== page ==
June 3, 2018|By Josephine Chu
Nestled in the heart of our nation’s capital, Common Good City Farm is more than just a farm. It’s an effort to create a real gathering space for our community and to increase access to and education around healthy food for low-income residents. In a neighborhood with a diverse population, our programs promote a sustainable, local food system that bridges race, class and age to ensure food security for all people.

Each year on our half-acre farm—situated on a former elementary school baseball field—we grow 6,000 pounds of fruits, vegetables and herbs for the surrounding community. Since beginning in 2007, Common Good has provided more than 10 tons of fresh produce to the community, and engaged more than 2,700 adults and 4,500 youth in educational programs. Feeding our community is vital, considering one in seven District households is struggling against hunger, and access to affordable healthy food is a challenge for many District residents.

6 4 18 Common Good City Farm DC FMPP c Dagny Leonard 1531Photo by Josephine Chu.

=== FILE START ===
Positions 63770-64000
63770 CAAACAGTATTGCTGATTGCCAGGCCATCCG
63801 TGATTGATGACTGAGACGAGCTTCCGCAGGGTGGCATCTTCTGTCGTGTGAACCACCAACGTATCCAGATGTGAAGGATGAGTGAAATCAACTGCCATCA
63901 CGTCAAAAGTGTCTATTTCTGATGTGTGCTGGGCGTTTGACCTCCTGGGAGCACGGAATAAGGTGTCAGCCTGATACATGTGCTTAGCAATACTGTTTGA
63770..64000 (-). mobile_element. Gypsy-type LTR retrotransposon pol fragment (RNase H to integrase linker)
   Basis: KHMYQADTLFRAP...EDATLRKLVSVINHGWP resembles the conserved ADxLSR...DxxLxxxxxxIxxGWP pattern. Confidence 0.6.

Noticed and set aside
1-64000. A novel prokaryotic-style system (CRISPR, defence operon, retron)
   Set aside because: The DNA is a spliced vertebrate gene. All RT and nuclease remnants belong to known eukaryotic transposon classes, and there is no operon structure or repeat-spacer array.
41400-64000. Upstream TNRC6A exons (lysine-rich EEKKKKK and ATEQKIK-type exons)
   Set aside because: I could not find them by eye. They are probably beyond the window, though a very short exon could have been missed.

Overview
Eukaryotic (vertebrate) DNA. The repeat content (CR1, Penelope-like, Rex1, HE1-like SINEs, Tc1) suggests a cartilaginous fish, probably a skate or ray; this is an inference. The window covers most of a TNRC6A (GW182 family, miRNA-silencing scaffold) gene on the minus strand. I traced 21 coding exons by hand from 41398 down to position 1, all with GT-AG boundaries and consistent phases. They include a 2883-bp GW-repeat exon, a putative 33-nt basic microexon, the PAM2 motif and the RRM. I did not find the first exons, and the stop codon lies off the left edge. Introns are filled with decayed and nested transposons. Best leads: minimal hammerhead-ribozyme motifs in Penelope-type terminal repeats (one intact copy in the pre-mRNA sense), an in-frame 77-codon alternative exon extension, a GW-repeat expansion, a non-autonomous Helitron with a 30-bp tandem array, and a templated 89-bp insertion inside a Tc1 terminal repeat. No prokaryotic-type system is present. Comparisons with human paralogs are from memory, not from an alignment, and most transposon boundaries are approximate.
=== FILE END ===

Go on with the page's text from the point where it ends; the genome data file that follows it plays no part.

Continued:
The great thing about working on a farm in the middle of Washington, D.C., is that we can see the impact we are having right away. In addition to selling our produce through local farmers market and community supported agriculture (CSA) programs—which SNAP, WIC and other assistance programs support to make our produce accessible to low-income families—we host community events, hold workshops on healthy eating and engage community volunteers to help us grow the food. It’s gratifying to help people understand where their food comes from and to expand their horizons around what they eat. For example, a kid might not have been willing to try a radish before seeing one (or helping to grow one), but now they’re willing to try it, learn how to prepare it and bring that knowledge home to share with their families.

6 4 18 Common Good City Farm DC IMG 5393Photo by Josephine Chu.

Like any farm, it is important for us to have access to multiple revenue streams. What we don’t sell to individuals through our farmers market and CSAs, we sell through our Small Enterprise Program to restaurants and food producers to help sustain Common Good City Farm’s many programs. It was through this process that I was first introduced to Good Agricultural Practices, or GAP. GAP is a voluntary audit that verifies that fruits and vegetables are produced, packed, handled and stored as safely as possible to minimize the spread of foodborne illness. Many restaurants and retail stores require GAP, and wholesalers exclusively require it. When we first approached a local grocer that works to source from local farms about selling our produce, they wanted to know that we had a Food Safety Plan and that we intended to get GAP certification for our products.

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Photos by Josephine Chu.